About a year ago I got my brand new Aviva Solutions laptop. A nice HP/Compaq machine with a 100 GB harddrive and a pre-installed version of Windows XP on it.
At the time I didn't have the time to re-install XP and properly configure my machine. It didn't bother me much, mostly because I use virtual machines for most of my work. After a while though one thing started bugging me: the 100 GB harddrive only has one logical drive on it. In the past I've gotten used to having all my data, documents, etc. on a D: drive separated from all OS and program files on the C: drive.
I just can't get used to having data, OS and program files all intermingled on a single C: drive, so I had to find a solution and get my D: drive back. Of course I could start clean and re-partition the entire drive into a C: and D: drive and re-install Windows or I could try my luck with a partitioning tool. But I opted for another less involved solution: creating a virtual drive pointing to a folder on my C: drive.
I knew this is possible using the DOS command SUBST [drive1: [drive2:]path], but this is only a temporary solution: After rebooting the command must be run again. Now I can hear you thinking: "Just put the command in a cmd or bat file and have Windows run it at startup." This however doesn't work for applications that need data from the virtual disk before the command runs.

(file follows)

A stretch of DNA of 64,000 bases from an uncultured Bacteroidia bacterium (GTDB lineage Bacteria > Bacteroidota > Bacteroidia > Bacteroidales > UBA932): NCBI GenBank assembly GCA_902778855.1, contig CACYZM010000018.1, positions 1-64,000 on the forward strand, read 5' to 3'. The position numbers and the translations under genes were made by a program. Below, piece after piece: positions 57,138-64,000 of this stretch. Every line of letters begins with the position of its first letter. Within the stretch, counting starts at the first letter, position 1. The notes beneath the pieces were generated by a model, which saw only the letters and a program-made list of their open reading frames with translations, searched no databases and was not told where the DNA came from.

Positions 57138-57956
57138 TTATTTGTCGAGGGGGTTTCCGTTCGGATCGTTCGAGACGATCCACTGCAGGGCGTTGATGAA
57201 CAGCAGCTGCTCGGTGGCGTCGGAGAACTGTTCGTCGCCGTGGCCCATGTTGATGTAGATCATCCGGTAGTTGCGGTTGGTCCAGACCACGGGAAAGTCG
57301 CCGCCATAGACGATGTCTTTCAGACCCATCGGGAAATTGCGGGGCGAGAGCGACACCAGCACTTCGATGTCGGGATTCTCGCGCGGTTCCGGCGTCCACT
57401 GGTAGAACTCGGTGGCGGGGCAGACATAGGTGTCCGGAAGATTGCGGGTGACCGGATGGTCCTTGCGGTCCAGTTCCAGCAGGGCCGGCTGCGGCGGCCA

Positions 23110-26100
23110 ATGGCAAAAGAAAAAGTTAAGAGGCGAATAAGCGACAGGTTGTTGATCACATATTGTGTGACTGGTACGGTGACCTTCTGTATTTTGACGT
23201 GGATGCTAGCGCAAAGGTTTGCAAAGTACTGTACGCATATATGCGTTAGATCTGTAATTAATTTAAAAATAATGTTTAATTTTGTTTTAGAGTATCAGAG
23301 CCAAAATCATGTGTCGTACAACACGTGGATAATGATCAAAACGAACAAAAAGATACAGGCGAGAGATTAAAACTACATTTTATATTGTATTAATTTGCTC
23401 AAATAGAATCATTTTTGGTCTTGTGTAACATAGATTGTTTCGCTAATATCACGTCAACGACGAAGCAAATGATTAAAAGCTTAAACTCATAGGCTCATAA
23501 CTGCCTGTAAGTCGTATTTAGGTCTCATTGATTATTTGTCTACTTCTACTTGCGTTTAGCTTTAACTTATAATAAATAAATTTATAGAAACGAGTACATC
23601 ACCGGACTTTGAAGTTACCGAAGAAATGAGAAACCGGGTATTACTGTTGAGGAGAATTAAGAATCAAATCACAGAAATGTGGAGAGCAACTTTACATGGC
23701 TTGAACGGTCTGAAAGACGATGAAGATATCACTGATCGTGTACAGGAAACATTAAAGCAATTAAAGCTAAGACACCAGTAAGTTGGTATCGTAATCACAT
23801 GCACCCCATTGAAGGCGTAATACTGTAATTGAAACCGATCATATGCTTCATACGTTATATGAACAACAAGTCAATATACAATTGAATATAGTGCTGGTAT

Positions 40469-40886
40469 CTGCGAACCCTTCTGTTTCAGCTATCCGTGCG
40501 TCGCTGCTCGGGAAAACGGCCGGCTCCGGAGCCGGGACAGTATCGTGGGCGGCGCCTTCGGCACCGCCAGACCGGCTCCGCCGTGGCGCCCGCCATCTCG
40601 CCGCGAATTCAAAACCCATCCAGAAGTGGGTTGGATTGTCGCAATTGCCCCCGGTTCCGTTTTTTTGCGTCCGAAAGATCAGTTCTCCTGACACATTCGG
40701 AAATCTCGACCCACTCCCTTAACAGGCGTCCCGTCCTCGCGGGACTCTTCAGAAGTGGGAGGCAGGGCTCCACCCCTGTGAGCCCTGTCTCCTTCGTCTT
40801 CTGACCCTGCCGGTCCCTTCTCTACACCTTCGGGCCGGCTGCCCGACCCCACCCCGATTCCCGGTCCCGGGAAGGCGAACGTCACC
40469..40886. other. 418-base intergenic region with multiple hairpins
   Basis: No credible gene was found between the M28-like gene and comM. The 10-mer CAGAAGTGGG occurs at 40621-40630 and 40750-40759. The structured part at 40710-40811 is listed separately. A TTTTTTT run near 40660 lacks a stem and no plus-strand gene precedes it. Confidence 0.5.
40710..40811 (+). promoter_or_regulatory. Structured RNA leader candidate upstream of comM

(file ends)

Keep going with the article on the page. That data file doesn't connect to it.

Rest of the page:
After some investigation on the web I found the solution: As with many Windows challenges the answer lies within the registry. Suppose you want to expose all files and folders within the C:\Data folder as a D: drive. To achieve this add a new string value to the registry key [HKEY_LOCAL_MACHINE\SYSTEM\CurrentControlSet\Control\Session Manager\DOS Devices]. The name of the value should be "D:" and the value data should be "C:\Data". Reboot your machine, and that's it! You now have a virtual drive which in almost every way behaves like a regular harddrive.
You can also put the following into a .reg file and merge it into the registry:
[HKEY_LOCAL_MACHINE\SYSTEM\CurrentControlSet\Control\Session Manager\DOS Devices]
As promised, please find the corresponding Powerpoint slides from my last two technology sessions. I still have to clean-up the sources for the design pattern examples, so that may take a while. But I'll make sure to post these as well.